BTN's annual answer book for business travel managers.
IHG CEO Keith Barr Discusses plans for:
InterContinental Hotels Group CEO Keith Barr assumed his new
role as head executive on July 1, stepping up from his prior position as chief
commercial officer. But already Barr has ambitious plans for IHG. He spoke with
BTN lodging editor Julie Sickel.
BTN: What's been your first priority since
stepping into your new role?
Barr: My travel
schedule in the last few weeks has been getting out and talking to owners and
colleagues. I've spoken to close to 1,200 of our top managers in all four
markets [the Americas, Greater China, Europe and Asia, the Middle East and
Africa]. I've also spent a great deal of time with owners, getting a bit of our
message out but also listening to them. My message has been about an incredibly
sharp company performing well, but how do we accelerate our growth and become
an even stronger company going forward? I like to say I know the plumbing and
wiring of this company better than anyone; I've been with it for 25 years. I've
worked all around the world, held some corporate roles, market roles, but I
recognize the need to lean into our teams to understand what are some things we
can do better. How can we do things faster, more agile? Also, what are some of
the great things we're doing today that we should be sharing more actively
BTN: Is it too early to say what the biggest
surprise has been from those conversations?
surprised me was the appetite for change. We've had an incredible decade of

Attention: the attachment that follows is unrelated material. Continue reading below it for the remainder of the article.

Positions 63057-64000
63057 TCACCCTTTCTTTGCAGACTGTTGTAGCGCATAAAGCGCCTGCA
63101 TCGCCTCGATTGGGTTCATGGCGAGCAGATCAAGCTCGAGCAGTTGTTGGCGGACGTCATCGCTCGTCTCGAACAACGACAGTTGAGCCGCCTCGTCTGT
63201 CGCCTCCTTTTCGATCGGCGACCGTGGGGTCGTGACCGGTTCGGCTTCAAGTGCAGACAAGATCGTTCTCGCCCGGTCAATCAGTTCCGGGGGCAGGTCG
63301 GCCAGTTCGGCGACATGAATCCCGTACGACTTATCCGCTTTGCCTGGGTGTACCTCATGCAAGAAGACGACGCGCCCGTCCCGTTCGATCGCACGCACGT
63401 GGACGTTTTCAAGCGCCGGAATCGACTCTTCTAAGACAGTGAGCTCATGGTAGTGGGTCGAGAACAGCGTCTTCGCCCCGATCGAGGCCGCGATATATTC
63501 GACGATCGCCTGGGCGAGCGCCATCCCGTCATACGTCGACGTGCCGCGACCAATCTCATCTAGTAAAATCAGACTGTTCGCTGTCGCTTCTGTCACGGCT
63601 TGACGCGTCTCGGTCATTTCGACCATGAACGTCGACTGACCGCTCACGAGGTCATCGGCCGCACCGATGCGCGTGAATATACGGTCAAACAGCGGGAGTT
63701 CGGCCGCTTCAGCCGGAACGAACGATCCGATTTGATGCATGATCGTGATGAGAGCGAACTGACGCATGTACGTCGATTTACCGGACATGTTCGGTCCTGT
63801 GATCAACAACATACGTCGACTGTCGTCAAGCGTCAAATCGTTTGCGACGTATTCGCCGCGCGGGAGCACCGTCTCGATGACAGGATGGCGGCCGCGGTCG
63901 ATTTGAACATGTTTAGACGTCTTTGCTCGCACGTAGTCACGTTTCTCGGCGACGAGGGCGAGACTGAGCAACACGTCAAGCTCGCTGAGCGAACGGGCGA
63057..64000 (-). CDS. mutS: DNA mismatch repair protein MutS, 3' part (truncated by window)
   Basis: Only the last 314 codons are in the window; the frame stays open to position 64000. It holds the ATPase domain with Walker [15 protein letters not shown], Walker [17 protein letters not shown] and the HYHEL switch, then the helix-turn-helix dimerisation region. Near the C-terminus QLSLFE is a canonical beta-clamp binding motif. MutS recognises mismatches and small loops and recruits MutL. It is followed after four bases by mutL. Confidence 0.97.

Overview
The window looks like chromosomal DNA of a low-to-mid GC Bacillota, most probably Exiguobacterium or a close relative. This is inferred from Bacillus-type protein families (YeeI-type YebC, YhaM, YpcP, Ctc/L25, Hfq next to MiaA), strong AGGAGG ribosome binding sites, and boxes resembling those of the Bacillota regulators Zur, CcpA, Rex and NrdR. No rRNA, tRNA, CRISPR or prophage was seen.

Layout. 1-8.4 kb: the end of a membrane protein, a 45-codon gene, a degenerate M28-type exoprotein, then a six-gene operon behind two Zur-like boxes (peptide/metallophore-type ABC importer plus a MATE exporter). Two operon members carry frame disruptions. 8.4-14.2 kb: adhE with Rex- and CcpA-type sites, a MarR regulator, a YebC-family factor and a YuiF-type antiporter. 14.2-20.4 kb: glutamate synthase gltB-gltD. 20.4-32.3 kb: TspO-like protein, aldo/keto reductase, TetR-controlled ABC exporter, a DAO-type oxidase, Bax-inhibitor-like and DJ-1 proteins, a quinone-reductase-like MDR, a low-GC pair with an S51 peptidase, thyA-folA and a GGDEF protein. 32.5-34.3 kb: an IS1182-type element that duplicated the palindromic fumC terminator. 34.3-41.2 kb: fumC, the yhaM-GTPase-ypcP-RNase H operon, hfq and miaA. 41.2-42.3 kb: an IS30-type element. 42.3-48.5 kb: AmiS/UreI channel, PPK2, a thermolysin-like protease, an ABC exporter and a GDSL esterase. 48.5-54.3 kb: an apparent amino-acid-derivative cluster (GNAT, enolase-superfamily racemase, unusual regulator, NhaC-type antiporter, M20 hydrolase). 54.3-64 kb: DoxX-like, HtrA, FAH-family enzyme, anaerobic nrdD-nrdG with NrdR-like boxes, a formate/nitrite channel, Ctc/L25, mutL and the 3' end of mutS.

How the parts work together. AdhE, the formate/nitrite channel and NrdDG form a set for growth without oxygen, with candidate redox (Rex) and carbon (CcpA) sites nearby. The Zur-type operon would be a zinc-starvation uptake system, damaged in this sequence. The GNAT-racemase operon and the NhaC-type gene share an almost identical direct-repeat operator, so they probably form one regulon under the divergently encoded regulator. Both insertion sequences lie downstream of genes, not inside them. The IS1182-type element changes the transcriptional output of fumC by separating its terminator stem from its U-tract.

performance, one of the top performers in the industry. We've grown to 5,200
hotels [and] 1,500 in the pipeline, and our share of the pipeline continues to
grow. There's really positive momentum; people think we can get better. It
caught me off guard a little bit. I thought I might have to be pushing to drive
for change. It's easy when the building's on fire for people to go, "Yep,
we've got to do something." But when you've had this strong track record
of success, getting people to say, "You know what? We could do this really
differently. I'm up for it."
BTN: Where are the opportunities for IHG to be
critical for the business. We are piloting and then will be launching at scale
our new central reservation system, GRS, next year. We will have all of our
hotels on GRS by early 2019. That is such a flexible platform and an
industry-leading platform that we can continue to enhance in delivering new
functionality and capability. We've completely re-architected our entire
technology infrastructure, moved to a services-based architecture. We're now
laying GRS on top of that. It's just going to let us do so many things that
have been so hard to do in the past. Often, we come up with a great idea that a
corporate client wants us to do or something that we want to do and you go, "Oh,
that's just really hard," because of the technology, because we have
legacy systems. We're getting rid of all of that. We're kind of on the cusp of
having that, so we can just be much more agile and can try new things and
partner in different ways and distribute room inventory and distribute
attributes and packages and groups and meetings. All that will be coming over
the years to come.
BTN: In that same vein of technology, are you
getting into the space of mobile check-in, mobile keys, beacons, etc.?
Barr: The big
thing we've been doing this year has been check-out. My view of technology is:
How do you use technology to remove friction and pain points on the customer
journey? Check-out was the thing we decided to lean into this year. We've got